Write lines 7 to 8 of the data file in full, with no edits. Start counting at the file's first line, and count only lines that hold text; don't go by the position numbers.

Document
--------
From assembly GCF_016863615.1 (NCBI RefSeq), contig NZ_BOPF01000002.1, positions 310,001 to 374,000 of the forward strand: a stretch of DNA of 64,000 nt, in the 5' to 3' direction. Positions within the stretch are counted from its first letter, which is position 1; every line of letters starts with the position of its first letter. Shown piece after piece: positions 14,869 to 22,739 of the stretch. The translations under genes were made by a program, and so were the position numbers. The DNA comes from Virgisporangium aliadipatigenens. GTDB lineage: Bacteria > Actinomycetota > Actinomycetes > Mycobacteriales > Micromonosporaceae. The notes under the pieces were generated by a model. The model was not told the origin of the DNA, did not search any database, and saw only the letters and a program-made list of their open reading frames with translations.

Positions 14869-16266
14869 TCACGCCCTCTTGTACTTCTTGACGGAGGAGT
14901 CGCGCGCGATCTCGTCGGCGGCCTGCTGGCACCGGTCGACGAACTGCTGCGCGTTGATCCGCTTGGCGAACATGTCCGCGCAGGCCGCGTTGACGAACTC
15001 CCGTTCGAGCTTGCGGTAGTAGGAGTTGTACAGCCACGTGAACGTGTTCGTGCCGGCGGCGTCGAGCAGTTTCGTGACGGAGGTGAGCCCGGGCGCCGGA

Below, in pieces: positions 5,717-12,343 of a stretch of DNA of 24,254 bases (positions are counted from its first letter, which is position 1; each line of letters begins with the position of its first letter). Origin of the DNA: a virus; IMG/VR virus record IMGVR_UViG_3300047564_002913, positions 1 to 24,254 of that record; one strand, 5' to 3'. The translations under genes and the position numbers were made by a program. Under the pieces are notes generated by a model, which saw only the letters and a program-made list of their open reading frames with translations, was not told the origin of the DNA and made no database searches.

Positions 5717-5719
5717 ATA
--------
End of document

Positions 5717-5719
5717 ATA